A "bed buffalo" is one of my favorite expressions--it's a term I adapted decades ago from a wonderful Far Side cartoon by Gary Larson.
The cartoon showed a wife shaking her husband awake in their bed with the words: "Harold, wake up! I think we've got bed buffaloes!" And sure enough, there were two of Larson's distinctively drawn bison lurking in the bed, their heads poking out from under the covers.
So, a bed buffalo is kind of like a bed bug, only bigger, messier, and more annoying.
In a public finance context, I use the term "bed buffalo" to refer to confusing technical issues that lurk under the surface, that potentially create lots of problems for politicians, bureaucrats, businesspeople, rank-and-file taxpayers, or all of the above. Because the issues are so technical and arcane, it's often tempting to ignore them. But that can create even bigger problems, as the bed buffalo multiply and compound the confusion.
There are a surprising number of bed buffaloes in the tax code affecting many low-income working families across the country, like those served by the Volunteer Income Tax Assistance (VITA) site I coordinate at Union College in partnership with the Schenectady County Department of Social Services.
Our VITA site is part of a service-learning course for our economics students, Eco 391 Income Tax Policy and Practice. In addition to preparing and e-filing free tax returns for low-income working families in Schenectady, my students learn about relevant economic research about tax policy.
Right now, my students are away on their winter break, studying tax law independently with the help of IRS training materials for the IRS certification exam they'll take on the first day of class when they return in early January.
Partly this blog is an instructional tax commentary designed to give my students a "heads-up" warning about some of the bed buffaloes in the tax code that could create serious errors in tax returns for our working family clients. VITA volunteers at other sites are welcome to use these tips as well. I also welcome anyone who who would just like to get a better understanding of how the nuts and bolts of our tax code apply to low-income and moderate-income working families.
And partly this blog is my public policy commentary on the tax code. Many of the bed buffaloes got into our tax code through a combination of good intentions colliding with political reality. But with all the economic uncertainties looming over the country, the states, and the world, it's high time that our tax code worked smarter.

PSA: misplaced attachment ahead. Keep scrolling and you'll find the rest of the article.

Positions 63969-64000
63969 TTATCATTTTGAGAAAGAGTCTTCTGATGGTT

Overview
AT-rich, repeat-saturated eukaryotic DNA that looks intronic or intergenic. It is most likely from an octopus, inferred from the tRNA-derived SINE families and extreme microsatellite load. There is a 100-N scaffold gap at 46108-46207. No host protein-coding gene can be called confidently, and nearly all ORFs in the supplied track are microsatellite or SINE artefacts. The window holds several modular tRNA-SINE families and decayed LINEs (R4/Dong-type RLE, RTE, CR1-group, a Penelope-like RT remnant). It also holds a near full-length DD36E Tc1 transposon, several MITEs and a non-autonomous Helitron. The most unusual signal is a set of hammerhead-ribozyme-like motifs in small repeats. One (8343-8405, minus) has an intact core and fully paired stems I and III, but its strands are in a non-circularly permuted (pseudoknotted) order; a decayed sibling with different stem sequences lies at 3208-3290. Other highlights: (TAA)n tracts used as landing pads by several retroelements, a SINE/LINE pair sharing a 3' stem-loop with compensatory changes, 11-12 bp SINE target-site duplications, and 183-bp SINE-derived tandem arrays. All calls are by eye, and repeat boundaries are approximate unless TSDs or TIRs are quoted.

Roughly 30% of the US Gross Domestic Product gets spent by federal, state, and local government in the US. This proportion has stayed roughly level for many decades, but many policy analysts believe it will have to increase in the future as the government deals with increasing health care costs and an aging population.
Many policy analysts are also calling for greatly increased public sector spending to deal with the fallout of the financial crisis. Moreover, many state and local governments are facing great financial difficulties because the current financial crisis has eroded their traditional tax base.
How the government chooses to raise revenue, what kinds of activities it chooses to tax and what kinds of activities it chooses to subsidize through the "tax breaks" built into the tax code has the potential to shape the future economic development and prosperity of our country in important ways.
This is no time for more bed buffaloes in the lives of ordinary citizens, confusing and arcane tax code provisions that induce taxpayers to waste their time on stupid tax provisions. Our economy has gotten into trouble because of lots of bad decisions made even by highly educated people working in a complex set of financial rules they didn't understand, who couldn't see the forest for the trees.
Some of the blame for that confusion lies in our complex tax code, which encourages "creative accounting" that provides poor information for decision-making. We need an economic system that encourages all Americans to make smarter decisions. And that includes the tax system which affects each and every one of us.